Based on the primary research, the benefits of the implementation of RFID applications appeared unconvincing to some operational staff and it had ironically increased their workload when compared with non-automated processes, however the magnitude of this increase differs from person to person. These operational staff may also view the efficiencies and speed of use that RFID automation delivers when capturing serial numbers as an outcome. Joshi (1991) suggests that users will vary between values they assign on these outcomes. Some will not even consider “speed of use” efficiencies as an outcome.

The Equity Implementation Model supports operational staff receptiveness to implement AIT applications within the workplace. At the first level of analysis the inputs required in this situation, of learning a new system and understanding it are outweighed by perceived significant outcomes, such as less errors, less effort, less time, better skilled, and even pay band upgrades. AIT technologies, such as RFID applications will when implemented in ideal conditions add automation process efficiencies and facilitate administrative effort. In the military case application however, AIT would not be expected to replace the labour process of serviceability and functionality checking which are required as part of compliance and equipment husbandry.

It is also important to note that much like ERP systems such as SAP, RFID applications will be subject to consistency of infrastructure to operate, owing to mission robustness, protection and stability. The question remains whether RFID applications, within the military confines are deployable. Findings from this research suggest that RFID applications will compliment rather than replace operational staff mainstay type activities within the military garrison environment but from a practical perspective, even less so within the deployed context.

When measuring change on the Equity Implementation Model there are certain strategies that may be used to alter actual user perception of inputs and outcomes, or to make a situation more palatable to an end user. In light of the Kotter & Schlesinger (1979) six tactics to overcome resistance to change model, it would appear that education (training) and communication would certainly help to significantly alleviate user anxiety for those operational staff that had already experienced workplace trials of RFID applications and also address the lack of AIT understanding and awareness that was apparent from some interviewed users and surveyed respondents.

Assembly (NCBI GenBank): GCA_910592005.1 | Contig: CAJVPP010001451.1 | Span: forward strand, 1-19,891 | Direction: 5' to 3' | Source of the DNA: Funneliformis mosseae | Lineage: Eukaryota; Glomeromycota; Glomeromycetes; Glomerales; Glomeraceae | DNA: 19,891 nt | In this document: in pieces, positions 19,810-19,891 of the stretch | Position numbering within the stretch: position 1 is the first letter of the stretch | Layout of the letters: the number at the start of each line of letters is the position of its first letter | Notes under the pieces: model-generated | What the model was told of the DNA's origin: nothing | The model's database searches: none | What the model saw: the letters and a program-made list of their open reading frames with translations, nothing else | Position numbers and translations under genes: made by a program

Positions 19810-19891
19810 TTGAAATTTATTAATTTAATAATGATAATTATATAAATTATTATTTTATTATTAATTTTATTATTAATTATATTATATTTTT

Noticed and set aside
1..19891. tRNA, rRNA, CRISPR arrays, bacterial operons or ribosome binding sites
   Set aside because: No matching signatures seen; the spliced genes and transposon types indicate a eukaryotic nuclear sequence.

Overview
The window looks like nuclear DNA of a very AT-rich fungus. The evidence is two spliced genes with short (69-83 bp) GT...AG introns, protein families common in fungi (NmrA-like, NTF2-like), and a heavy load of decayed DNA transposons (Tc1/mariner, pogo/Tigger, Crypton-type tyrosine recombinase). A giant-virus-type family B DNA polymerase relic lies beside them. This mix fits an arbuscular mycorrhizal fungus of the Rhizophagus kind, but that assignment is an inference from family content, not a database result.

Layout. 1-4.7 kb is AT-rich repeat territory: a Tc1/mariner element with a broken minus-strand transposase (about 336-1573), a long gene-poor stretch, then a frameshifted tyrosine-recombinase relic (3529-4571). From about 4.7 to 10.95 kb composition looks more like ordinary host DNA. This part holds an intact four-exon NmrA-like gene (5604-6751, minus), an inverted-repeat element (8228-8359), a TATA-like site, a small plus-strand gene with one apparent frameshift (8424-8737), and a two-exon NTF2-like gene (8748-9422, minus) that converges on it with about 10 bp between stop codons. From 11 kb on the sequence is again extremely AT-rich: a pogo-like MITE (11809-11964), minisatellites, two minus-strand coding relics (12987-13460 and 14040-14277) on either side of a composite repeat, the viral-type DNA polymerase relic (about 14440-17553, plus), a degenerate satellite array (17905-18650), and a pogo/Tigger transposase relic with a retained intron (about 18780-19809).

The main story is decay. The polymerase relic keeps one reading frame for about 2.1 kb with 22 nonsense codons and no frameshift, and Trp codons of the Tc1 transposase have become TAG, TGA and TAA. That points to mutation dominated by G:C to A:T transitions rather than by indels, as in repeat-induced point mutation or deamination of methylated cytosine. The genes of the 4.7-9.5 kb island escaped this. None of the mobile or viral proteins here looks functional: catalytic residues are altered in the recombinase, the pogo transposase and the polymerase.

This research supports the notion that within a military context RFID technology can potentially streamline most ergonomic processes, and improve asset visibility, notwithstanding some infrastructure limitations that impinge optimised operation.

A research outcome that was not anticipated concludes that operational staff are particularly receptive and favourable to the implementation of RFID applications within the workplace and whilst a general lack of technological understanding exists at the operational staff level, there is certainly a willingness for it to succeed. Significantly, resistance to change was only evident in operational staff that had prior experience of similar applications, or if they were embroiled with RFID workplace trialling.

In summary, this research has shown that user perceptions of RFID supply chain technology implementation in military logistics is positive and suggests the way looks clear for operational staff acceptance provided both the technology and training are well thought-out and executed.

This study shows that the case army’s outlook has progressed to a stage where it appears very timely to facilitate the piloting and reviewing of expanded uses of AIT applications within the other service branches of the wider defence force.




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[1] Due to mental burnout, competence at the next rank level, and/or operational vs. tactical vs. strategic thinking.